Series: Alex Veras #1
Published by: Orbit
ISBN 13: 9780356500249
Published: March 2012
Format reviewed: Paperback
Site: Author Site
Goodreads: Book Page
Stars: Four out of Five
Related Reviews: Cursed (Alex Veras #2)
‘Fated’ by Benedict Jacka is the first book in the Alex Verus series, an urban fantasy set in London.
We meet Alex Verus, a mage who’s mostly ignored by his kind, as his powers aren’t that varied; he can’t teleport himself and can’t control fire, but what he can do is foresee the future. The futures spread out before him off into a million tiny branches, and he can check each and every one to know how to act in every situation.
As long as he remembers to look ahead, of course.
He runs a magic shop in Camden, London. He has a friend called Luna who finds objects he can sell. He doesn’t like to think about his past (and as the story progresses, we find out why) and he, like most people, doesn’t like it when people try to kill him.
So when he’s requested by quite a few different mages, all who want him to obtain a certain relic, he finds himself suddenly in the kind of situation he hates: when his ability to see the future shows fewer and fewer chances for him to get through the day alive.
The book has the strong point of including recognisable bits and pieces that will make you smile – a slight hint that the Dresden series exists, certain bands and certain ways certain people dress. It’s also welcoming to those who know London as it takes you almost street by street – and also to those who wish they knew London.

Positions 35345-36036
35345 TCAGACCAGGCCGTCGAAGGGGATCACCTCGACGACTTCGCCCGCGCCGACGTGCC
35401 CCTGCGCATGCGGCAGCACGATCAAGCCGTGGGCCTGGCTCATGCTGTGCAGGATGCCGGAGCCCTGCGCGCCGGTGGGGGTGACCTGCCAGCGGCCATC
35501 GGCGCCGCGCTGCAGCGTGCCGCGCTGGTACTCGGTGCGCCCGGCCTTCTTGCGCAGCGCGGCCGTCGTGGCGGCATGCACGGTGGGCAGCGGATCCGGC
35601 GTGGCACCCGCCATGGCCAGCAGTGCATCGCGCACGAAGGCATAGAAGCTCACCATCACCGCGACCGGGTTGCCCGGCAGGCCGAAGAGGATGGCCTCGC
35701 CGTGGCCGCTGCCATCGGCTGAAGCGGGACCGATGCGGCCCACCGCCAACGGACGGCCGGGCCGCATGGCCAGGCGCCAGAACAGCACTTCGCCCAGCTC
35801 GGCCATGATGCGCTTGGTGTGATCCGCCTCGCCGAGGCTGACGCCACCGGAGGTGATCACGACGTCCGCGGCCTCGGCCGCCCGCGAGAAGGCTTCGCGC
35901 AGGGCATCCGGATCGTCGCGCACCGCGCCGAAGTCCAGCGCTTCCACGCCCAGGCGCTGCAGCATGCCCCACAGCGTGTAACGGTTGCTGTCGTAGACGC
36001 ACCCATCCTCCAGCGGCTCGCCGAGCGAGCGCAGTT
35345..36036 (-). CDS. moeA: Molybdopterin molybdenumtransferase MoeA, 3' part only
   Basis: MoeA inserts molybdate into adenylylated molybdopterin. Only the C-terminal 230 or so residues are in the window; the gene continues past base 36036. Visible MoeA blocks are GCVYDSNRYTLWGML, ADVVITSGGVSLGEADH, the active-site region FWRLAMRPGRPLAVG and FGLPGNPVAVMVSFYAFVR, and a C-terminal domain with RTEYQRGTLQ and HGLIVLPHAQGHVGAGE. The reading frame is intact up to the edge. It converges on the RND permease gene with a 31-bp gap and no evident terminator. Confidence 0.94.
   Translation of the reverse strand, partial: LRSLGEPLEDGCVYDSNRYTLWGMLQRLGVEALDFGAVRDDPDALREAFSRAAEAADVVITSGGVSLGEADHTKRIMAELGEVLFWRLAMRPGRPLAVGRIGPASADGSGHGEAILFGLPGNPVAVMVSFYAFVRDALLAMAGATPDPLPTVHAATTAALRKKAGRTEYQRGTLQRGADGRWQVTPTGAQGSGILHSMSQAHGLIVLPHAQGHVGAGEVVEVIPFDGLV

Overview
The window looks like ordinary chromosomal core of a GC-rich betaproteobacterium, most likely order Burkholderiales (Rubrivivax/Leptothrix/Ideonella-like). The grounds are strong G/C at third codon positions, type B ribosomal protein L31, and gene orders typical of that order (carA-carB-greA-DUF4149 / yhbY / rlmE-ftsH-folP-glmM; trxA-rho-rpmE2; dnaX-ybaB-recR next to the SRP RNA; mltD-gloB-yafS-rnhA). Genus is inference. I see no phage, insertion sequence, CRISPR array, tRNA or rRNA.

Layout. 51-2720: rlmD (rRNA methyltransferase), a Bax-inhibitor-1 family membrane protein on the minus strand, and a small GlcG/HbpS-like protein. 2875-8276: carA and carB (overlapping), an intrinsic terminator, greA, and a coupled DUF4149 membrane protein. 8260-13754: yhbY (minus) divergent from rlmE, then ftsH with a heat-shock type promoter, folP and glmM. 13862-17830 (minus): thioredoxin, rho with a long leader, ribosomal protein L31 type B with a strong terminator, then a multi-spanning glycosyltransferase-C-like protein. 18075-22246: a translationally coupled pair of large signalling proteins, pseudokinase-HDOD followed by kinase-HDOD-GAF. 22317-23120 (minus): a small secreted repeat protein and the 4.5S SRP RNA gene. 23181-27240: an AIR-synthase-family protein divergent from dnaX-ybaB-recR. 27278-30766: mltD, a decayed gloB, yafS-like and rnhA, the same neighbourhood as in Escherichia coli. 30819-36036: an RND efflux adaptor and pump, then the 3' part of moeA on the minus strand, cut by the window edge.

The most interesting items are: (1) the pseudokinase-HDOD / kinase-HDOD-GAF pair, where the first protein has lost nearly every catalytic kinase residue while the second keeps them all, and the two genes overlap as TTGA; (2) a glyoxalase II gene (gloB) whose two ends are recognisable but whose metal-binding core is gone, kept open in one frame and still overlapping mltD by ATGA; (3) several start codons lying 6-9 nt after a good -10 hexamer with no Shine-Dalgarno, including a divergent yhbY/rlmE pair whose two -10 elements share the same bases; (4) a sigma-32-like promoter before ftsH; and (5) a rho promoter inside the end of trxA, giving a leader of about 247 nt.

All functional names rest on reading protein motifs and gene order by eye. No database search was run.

The book is clever with the use of magic – it makes it believable and doesn’t abuse it to make the main character unbeatable. It shows the failings and difficulties that could come with such powers, so that you see that otherwise these are regular people. Having magic doesn’t suddenly mean life is easy. What’s also interesting is that it shows their dependence on magic – when they suddenly can’t rely on their magic, they are, in ways, weaker than a normal human might be.
It is always refreshing to see characters who aren’t godly attractive and built to fight, still manage to win with their wit, knowledge and knowing when to run away. Alex is exactly that, and his friend Luna seems a bit of a tomboy. A character later on in the book may as well be called a bit of a nerd – and I hope we get to see more of him in the next book.
Unfortunately the fight scenes flop a little as the author uses a passive voice that fails to draw you into the action.
The different sides to mages weren’t very developed. There were dark mages, light mages, and renegades – and not much else.
The naming of certain things in the magic space such as the wind elemental ‘Starbreeze’ and the use of glitter were cringe-worthy.
Overall however, this book is unique and manages to draw you in. While it has its similarities to the ‘Dresden Files’ by Jim Butcher, and Kate Griffin’s, ‘Matthew Swift’ series, it is still its own in its very own right and deserves a try. The start is a little jolty, but it soon builds up a third of the way through and races you home.
There are more books in the series, in order of Cursed, Taken and Chosen.
This review was originally posted at SentientOnline on the 9th March 2012.